Tag Archives: The Guardian

Do You Have a Right to Pornography?

There’s a lot of porn on the Internet. Maybe you’ve noticed by “accidentally” stumbling upon it. Some of it is done tastefully, some of it is quite grotesque. Most of it leaves you feeling icky (or so I’ve heard). But the biggest problem with online pornography is that it is so accessible. Without a filter […]

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5 Social Media Predictions for 2014

Happy 2014. I’m still disappointed that we don’t have flying cars and robot servants yet, but I’m hoping we make strides this year. I’m also hoping we get smarter about the environment and how to remove big money from politics. But I digress. Let’s talk social/digital media instead. Here are three predictions for the social […]

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Journalism Balance Rears its Ugly Head – Again

There is one party to blame for the federal government shutdown in the U.S. Republicans. No matter what your political affiliation this is simply a fact. Republicans have refused to approve a federal budget unless the U.S. Congress and the President agree to defund the Affordable Healthcare Act. The Affordable Care Act, also known as […]

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6 Ways to Fix Online Commenting

Popular Science has closed off commenting on its website. The reason, according to The Guardian, is trolls and spam. The sheer magnitude of it. Popular Science also cited a study that says commenting can change a readers opinion or perception of an article. Which, according to Popular Science, is bad for science. Especially when the […]

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What the Heck is Content Marketing?

Content marketing is when a brand creates content and shares it. It’s different from “regular” content (whatever that is) because its goal is to attract and engage consumers. Content marketing has been around since the beginning of PR and advertising.  It used to come in the form of company newsletters, advertorials, user conferences, company magazines […]

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Going “Live” Increases Engagement & Reaches More People

There’s energy in going “live.”  Fierce energy. Ask anyone who has been to a live sporting event or a concert.  There’s an electricity that comes from knowing you’re watching events unfold in real-time.  This works not only for attending live events, but also watching them.  The live energy can be felt while watching the Oscars […]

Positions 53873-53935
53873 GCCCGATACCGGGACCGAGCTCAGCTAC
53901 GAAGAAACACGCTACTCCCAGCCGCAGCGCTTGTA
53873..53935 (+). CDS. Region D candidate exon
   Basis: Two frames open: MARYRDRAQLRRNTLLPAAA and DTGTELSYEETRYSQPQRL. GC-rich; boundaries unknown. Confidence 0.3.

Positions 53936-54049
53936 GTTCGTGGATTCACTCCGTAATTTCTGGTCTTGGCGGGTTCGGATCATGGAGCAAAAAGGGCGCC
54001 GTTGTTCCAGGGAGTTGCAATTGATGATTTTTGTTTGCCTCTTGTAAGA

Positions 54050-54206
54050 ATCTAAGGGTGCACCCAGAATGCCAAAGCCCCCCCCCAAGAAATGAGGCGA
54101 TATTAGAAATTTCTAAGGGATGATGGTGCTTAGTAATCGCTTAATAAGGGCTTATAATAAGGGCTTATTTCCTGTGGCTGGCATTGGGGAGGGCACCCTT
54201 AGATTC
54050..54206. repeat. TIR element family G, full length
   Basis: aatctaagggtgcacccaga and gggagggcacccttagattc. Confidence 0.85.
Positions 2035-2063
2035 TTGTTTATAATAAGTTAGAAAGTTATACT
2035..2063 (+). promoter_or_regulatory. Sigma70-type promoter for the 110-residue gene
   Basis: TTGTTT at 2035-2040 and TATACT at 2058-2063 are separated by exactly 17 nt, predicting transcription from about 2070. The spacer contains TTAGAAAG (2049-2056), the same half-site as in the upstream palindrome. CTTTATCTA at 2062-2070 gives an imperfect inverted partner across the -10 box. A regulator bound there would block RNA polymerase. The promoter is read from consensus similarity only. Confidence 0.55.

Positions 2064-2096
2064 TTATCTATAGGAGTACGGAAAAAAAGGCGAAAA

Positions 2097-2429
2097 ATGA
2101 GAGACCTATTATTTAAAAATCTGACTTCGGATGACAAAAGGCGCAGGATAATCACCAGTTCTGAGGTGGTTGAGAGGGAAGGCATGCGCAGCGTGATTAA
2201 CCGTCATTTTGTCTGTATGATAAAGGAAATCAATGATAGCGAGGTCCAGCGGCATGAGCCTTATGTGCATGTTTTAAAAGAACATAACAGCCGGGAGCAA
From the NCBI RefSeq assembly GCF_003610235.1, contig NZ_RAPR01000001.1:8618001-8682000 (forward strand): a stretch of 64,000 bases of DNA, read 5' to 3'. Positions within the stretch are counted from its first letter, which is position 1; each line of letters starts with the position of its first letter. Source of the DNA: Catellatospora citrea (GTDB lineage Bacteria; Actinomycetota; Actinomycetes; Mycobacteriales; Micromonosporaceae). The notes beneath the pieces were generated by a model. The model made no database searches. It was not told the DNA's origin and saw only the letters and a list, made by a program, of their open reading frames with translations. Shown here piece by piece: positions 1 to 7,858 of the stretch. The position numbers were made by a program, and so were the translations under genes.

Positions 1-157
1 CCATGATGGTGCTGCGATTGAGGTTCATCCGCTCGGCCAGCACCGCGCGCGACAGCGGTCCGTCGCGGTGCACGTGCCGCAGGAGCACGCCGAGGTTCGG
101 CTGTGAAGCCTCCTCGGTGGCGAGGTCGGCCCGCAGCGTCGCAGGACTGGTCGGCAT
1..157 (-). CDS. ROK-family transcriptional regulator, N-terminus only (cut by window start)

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The Dictator's Son: Saif al-Isam

The Dictator’s Son: Libya, Democracy & Public Relations

Here are my notes from my first impression of Colonel Muammar Gaddafi’s second son, Saif al-Islam.  At the time, July of 2007, Saif al-Islam was Gaddafi’s favorite and his likely successor. I wrote: “A rather dim-witted, disinterested brat.  A bit distracted, but very stylish.” But I added later: “That first impression was dead wrong.  The […]

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Why I Canceled My Newspaper Subsciption

I made the break a month ago.  After more than 25 years of having the Boston Globe delivered to my door (there have been many doors), I canceled my subscription on July 31. Let me be clear.  I no longer buy the print edition, but I still read the Globe daily: Online and on my […]

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Tweet Ends 20-year CNN Career

Octavia Nasr is now the former Senior Editor of Mideast Affairs for CNN.  The 20-year veteran of CNN lost her job after controversy erupted over the following tweet: “Sad to hear of the passing of Sayyed Mohammed Hussein Fadlallah…One of Hezbollah’s giants I respect alot.” As you may or may not know Hezbollah is considered […]

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You Can’t Reclaim Privacy

“Privacy is the right to be alone–the most comprehensive of rights, and the right most valued by civilized man.” – U.S. Supreme Court Justice Louis D. Brandeis Brandeis, who died in 1941, would likely be aghast at the concept of Facebook. The idea that people would willingly share so much of their private lives with […]

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